Technology has changed the way properties are bought and sold. But it’s also created a world of opportunity for fraud and scams. Just recently, the National Association of Realtors warned that its name is being used as part of a property rental scheme.
Rental property is offered to consumers, who are led to believe that NAR is functioning as an intermediary for rental deposits from prospective tenants. Prospective tenants are told they’ll receive the keys to their rental units after they send money by Western Union to NAR’s purported agent in the United Kingdom.
NAR, obviously, is not involved in the questionable business. But the potential for damage remains. Some of the listings have been posted on Craigslist, which reportedly has had difficulty in tracing the original listings.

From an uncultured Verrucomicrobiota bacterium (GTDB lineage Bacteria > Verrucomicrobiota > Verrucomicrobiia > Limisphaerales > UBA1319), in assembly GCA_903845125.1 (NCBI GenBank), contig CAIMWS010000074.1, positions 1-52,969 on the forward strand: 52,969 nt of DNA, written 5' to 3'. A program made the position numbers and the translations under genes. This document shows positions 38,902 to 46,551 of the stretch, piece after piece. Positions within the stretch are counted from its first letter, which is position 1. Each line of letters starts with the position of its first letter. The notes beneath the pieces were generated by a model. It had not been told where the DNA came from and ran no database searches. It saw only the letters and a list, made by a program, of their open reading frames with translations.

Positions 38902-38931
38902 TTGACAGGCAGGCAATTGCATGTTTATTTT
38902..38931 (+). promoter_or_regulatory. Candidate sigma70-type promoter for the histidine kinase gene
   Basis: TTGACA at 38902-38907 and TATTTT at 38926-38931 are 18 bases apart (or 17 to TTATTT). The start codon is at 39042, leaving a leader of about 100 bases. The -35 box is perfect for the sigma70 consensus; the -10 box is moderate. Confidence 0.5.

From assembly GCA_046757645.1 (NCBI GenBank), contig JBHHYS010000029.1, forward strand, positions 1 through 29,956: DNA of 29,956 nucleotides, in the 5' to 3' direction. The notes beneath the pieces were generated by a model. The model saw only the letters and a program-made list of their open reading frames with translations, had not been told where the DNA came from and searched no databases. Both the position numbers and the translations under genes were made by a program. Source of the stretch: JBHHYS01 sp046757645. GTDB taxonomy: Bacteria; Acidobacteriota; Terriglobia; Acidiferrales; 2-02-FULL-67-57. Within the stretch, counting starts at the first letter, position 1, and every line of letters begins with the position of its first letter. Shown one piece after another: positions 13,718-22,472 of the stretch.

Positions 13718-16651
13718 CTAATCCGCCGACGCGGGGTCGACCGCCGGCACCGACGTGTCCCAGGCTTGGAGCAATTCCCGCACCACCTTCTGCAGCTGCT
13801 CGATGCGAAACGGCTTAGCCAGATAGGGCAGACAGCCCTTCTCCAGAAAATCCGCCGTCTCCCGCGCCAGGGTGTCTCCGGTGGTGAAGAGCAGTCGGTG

At a time when online real estate advertising and marketing has surpassed print as the medium of choice–and the checks and balances offered by traditional media are gone–how can CRE pros protect their companies, their names and the reputations of both?